Story Article View

USACE Commanding General visits New York District, presents Caven Point employee with prestigious award

New York District
Published March 22, 2019
Lt. Gen. Todd Semonite, Chief of Engineers visited New York District in March to review current projects, thank District employees for their continuing service, observe a critical  emergency maintenance dredging project and present an  employees with a prestigious award.

Lt. Gen. Todd Semonite, Chief of Engineers visited New York District in March to review current projects, thank District employees for their continuing service, observe a critical emergency maintenance dredging project and present an employees with a prestigious award.

Lt. Gen. Todd Semonite, Commanding General and Chief of Engineers recently visited New York District to review current projects, thank District employees for their continuing service, learn more about a critical upcoming emergency maintenance dredging project and present one of the District employees with a prestigious award.

Semonite spent time in East Rockaway, which is about to undergo an emergency dredging effort to use dredged sand to re-nourish and restore Rockaway beach between Beach 92nd Street and Beach 103rd Street. USACE is expected to remove approximately, 300,000 cubic yards of sand from the inlet and place it between Beach 92nd and Beach 103rd Streets to replace lost sand due to heavy erosion after last March’s back-to-back nor’easters. Maintenance dredging of East Rockaway Inlet is expected to begin in spring 2019.

At the old U.S. Coast Guard Station at Gilgo Beach, Semonite also presented District employees, Edward Wrocenski, project manager, operations division and Conrad Lewis, quality assurance representative, operations division, with Commander’s Coins for their outstanding work involving executing the emergency dredging contract to restore the Feeder Beach and protect Ocean Parkway—a critical piece of infrastructure that serves as a hurricane evacuation route.

After touring some of the District’s flood risk reduction projects, Semonite visited Caven Point Marine terminal, Jersey City, N.J. This facility recently opened after its predecessor was destroyed by Hurricane Sandy. The new building is a two-story, 47,000-square-foot state-of-the-art facility with many unique features, making it substantially more resilient to damage and flooding from severe storms.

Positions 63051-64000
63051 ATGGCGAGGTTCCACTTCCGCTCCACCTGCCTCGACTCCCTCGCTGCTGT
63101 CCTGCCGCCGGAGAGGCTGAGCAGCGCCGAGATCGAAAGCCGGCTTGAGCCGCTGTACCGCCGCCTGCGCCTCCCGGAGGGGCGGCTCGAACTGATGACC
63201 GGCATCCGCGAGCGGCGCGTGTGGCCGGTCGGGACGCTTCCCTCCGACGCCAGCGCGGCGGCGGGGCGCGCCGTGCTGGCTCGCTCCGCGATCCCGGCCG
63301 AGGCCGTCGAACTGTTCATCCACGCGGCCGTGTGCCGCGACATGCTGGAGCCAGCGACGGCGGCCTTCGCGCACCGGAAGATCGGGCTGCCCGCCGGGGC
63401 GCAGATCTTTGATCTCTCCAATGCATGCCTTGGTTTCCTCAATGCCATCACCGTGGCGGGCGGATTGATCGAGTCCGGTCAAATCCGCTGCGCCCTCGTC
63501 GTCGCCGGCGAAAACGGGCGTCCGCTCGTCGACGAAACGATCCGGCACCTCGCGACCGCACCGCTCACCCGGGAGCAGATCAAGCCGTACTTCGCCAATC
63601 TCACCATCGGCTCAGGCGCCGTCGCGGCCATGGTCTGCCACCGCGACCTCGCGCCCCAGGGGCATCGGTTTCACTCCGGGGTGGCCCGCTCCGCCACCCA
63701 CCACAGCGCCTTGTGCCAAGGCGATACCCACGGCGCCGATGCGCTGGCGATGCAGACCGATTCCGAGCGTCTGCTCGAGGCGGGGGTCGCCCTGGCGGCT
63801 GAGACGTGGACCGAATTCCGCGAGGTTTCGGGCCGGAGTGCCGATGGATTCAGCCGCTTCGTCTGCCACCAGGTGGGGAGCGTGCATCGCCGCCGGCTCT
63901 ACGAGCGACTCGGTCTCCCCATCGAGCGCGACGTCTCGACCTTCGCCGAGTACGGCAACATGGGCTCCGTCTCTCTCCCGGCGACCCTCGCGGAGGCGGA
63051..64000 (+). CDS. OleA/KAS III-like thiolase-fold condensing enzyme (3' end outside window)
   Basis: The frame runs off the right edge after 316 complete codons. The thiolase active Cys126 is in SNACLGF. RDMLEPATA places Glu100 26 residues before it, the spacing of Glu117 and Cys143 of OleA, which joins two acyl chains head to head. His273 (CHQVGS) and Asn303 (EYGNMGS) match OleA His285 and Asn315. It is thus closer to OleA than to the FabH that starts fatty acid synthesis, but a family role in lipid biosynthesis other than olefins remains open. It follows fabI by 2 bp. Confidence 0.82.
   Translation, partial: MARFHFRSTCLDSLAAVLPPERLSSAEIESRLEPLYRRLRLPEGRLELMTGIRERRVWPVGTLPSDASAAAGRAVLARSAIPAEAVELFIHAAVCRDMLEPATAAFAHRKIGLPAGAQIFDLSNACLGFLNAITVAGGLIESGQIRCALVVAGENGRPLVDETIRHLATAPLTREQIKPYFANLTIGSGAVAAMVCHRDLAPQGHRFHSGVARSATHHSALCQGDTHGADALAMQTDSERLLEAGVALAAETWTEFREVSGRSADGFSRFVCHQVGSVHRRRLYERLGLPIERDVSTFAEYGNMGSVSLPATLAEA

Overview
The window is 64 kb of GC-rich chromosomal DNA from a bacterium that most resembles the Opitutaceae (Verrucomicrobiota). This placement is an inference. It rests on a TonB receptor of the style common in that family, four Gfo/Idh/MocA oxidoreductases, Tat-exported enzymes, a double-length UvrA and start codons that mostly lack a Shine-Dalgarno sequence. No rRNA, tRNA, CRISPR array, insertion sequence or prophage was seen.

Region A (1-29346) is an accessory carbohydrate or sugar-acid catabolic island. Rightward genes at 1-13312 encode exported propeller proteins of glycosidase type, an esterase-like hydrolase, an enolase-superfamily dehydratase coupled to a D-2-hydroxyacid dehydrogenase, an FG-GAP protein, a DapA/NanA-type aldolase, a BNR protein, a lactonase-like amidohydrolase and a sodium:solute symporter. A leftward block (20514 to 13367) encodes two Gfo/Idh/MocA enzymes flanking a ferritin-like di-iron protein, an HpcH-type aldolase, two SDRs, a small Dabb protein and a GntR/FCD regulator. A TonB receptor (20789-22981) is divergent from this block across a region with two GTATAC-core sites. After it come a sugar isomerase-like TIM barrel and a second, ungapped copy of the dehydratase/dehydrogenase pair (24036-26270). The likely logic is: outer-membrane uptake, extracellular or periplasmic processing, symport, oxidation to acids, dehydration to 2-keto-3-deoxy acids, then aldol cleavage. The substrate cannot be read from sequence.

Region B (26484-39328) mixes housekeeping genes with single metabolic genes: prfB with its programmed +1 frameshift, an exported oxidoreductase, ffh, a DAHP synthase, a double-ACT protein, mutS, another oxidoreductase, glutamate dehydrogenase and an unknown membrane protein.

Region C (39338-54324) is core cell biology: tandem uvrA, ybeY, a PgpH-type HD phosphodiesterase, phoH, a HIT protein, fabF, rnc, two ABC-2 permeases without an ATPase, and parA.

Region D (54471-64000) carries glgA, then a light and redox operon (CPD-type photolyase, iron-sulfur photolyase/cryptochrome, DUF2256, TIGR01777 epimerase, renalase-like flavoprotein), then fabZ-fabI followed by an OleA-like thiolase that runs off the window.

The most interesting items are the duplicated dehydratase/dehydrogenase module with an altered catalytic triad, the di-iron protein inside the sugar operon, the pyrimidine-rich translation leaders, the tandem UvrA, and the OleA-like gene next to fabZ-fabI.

Some modern components of the new main building include: Wind Turbines, a dual-purpose training room, a new boat house and launch, as well as an updated Water Quality & Soils Laboratory. Caven Point is home to the District’s fleet of working vessels, Physical Support Branch, Survey Section and Metro Area West, Construction Division, where nearly 100 District employees work on a daily basis. One of those employees is Mr. William Lyness, marine superintendent, Caven Point. Semonite presented Mr. Lyness with USACE’s Operations and Maintenance 2018 Castle Award for his outstanding service as the Marine Superintendent and District Dive Coordinator for marine operations at New York District.

This national level award is one of the most prestigious in the Corps because it honors an outstanding Wage Grade, Floating Plant or other Non-GS Series employee who exemplifies superior public service and professionalism in support of the USACE Operations and Maintenance Program and our vital Civil Works infrastructure. Each year, USACE Headquarters solicits a single nomination from each Division, meaning the individuals are considered the best of the best.

Mr. Lyness supervises 30 vessel Masters, Marine Engineers, Deckhands, Small Boat Operators and others serving on 10 vessels engaged in critical river and harbor operations in the New York/New Jersey Harbor Estuary complex.  Mr. Lyness is a veteran of the U.S. Coast Guard and began his career with USACE in 1998, advancing from survey vessel operator to his position today. 

His work requires ongoing coordination with multiple agency stakeholders such as the Port Authority of New York and New Jersey, the New York Fire and Police departments, National Transportation Safety Board and others.  Mr. Lyness leads an exemplary vessel inspection and maintenance program with six (6) towing and drift collection vessels currently holding USCG issued Certificates Of Inspection.  In addition to more routine work, Mr. Lyness has been instrumental in the USACE response to several serious marine incidents, including the “Flight 1549, Miracle on the Hudson” (2009) and, in March 2018, the recovery of a sightseeing helicopter that crashed into the East River off Manhattan. 

Semonite also spent time with many of the District employees at Caven Point, thanking them for their service and getting a first-hand look at the new facility and all it has to offer.

 


Previous Story
Next Story